Y’all, can you believe that John and I have been married for almost a year?? Sometimes it seems like just a few minutes ago that we were sharing our wedding photos and film.
We’ve been discussing for a few weeks how we’d like to celebrate our first married milestone, which got me thinking about the traditions that surround anniversary gifts. I did a little digging into the history behind the list, and thought you might be interested to hear what I found!
The practice of giving certain gifts for certain anniversaries seems to have originated in Medieval Germany, where friends [or the husband, depending on your source] were said to give a wife a wreath of silver after she had been married for 25 years, and a gold wreath after fifty years. Both materials represented harmony.
In 1922, Emily Post listed “eight anniversaries known to all” (1st, 5th, 10th, 15th, 20th, 25th, 50th, and 75th) and associated gift materials in her Blue Book of Social Usage. In 1937, the American National Retail Jewelers Association published a more complete guide; they later updated it with a second set of “modern” choices. This is the list we still refer to today:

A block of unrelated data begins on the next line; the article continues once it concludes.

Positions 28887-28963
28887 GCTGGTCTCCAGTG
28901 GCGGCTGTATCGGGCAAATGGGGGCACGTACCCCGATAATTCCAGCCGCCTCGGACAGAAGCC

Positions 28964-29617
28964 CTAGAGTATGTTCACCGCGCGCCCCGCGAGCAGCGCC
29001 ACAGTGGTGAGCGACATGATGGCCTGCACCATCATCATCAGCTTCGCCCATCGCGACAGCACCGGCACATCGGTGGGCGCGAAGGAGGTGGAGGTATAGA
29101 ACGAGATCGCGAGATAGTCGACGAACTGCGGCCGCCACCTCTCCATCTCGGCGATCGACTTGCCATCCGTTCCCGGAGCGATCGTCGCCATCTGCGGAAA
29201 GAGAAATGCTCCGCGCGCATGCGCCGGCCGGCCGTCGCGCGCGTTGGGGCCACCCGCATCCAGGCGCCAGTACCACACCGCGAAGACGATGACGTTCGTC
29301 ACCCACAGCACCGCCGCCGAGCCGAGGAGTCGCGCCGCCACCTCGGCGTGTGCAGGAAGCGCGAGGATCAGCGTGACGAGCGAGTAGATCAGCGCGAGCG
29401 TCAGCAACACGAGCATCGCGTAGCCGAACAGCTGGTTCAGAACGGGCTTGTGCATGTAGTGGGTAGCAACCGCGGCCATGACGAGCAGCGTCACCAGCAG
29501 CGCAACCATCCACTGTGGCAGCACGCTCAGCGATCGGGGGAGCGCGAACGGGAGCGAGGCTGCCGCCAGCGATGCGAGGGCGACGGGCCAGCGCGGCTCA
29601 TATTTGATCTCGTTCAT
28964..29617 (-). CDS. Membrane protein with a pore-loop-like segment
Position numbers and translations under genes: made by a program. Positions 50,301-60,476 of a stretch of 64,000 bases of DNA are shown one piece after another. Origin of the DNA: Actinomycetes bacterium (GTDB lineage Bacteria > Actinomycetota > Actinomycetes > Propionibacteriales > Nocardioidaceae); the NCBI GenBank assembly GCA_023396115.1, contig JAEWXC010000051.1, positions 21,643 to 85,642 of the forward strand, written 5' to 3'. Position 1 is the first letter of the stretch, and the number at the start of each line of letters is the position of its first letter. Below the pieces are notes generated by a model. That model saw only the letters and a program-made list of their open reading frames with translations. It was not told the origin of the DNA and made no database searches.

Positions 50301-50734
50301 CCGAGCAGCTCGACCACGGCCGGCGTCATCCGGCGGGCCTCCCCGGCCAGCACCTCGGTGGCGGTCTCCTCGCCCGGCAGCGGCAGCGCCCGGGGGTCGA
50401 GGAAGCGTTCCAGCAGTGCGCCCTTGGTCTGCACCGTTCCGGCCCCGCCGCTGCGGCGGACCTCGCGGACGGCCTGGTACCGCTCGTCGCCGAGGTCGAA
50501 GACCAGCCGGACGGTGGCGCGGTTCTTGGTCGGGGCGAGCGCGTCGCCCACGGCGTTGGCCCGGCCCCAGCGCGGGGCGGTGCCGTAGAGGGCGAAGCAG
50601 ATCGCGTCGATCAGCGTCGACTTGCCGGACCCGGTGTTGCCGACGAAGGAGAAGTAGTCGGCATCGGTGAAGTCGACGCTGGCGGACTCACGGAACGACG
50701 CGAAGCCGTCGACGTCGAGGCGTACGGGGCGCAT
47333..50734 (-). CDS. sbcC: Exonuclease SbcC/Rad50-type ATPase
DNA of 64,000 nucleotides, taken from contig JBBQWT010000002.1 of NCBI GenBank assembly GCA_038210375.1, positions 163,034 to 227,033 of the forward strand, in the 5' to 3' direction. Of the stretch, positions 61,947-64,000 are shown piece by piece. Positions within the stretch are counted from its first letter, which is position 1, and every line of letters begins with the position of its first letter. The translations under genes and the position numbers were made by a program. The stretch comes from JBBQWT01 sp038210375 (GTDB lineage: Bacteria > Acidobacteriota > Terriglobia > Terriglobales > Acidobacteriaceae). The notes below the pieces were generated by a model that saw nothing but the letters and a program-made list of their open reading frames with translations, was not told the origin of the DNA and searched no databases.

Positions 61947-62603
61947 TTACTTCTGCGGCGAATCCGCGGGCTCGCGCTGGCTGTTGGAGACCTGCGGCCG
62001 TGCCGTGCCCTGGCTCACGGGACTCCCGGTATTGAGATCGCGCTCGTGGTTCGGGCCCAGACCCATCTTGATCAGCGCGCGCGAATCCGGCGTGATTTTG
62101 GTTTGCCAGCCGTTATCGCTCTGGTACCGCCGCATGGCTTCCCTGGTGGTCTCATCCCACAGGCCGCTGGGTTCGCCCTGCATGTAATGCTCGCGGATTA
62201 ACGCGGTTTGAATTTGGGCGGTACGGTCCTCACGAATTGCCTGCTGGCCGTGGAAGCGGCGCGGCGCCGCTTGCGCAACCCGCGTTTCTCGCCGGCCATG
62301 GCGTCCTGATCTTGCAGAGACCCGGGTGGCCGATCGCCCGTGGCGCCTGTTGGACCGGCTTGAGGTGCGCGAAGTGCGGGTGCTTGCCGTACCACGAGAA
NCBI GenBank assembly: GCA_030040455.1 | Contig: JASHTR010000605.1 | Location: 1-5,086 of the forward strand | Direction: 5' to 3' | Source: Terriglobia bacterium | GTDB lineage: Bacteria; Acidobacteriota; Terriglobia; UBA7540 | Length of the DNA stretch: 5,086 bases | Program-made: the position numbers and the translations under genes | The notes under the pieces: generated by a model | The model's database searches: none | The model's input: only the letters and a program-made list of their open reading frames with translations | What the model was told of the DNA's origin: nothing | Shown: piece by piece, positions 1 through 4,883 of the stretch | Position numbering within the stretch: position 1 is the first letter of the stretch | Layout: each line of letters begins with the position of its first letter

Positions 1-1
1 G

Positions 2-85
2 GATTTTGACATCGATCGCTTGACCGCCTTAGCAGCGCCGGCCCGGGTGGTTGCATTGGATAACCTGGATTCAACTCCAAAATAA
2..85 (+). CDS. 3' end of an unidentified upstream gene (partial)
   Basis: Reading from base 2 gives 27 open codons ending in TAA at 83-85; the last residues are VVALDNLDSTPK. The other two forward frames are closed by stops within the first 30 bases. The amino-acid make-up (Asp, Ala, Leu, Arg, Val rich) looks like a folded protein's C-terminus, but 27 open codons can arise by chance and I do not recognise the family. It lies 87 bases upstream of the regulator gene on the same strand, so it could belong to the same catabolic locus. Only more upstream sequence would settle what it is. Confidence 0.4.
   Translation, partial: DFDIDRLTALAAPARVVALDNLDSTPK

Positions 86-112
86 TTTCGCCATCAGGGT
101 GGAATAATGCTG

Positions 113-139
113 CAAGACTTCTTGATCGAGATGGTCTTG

Of course, as cheesy as it sounds, the best anniversary gift I think you could ever get is another year with your spouse — marriage is a gift in itself, don’t you think? But it’s also absolutely a thing to be celebrated, and gifts are a lovely way to do that. While it’s handy to have suggestions to fall back on when you’re stumped for ideas, and it can be fun to try and think of a creative and meaningful gift within the bounds of each material, the traditional list is in the end just a list of suggestions. John and I love to travel and experience new things, so I’m sure there will be some years when we don’t exchange material gifts at all, but instead choose to take a trip together!
There is one thing I love about the traditional anniversary gift list, however: each material has a symbolic value, and the value increases every year to symbolize the increased investment each partner makes in the other. The idea that my marriage will grow more precious with time is a beautiful one, I think. Here’s to many, many more anniversaries ahead of us all!
Tell me: What anniversary are you celebrating? What did you get each other, if anything, for your first anniversary? Do you follow the traditional list of gift materials? I’d love to know!
P.S. Check back next week — I’ll be offering up some gift ideas for specific anniversary years!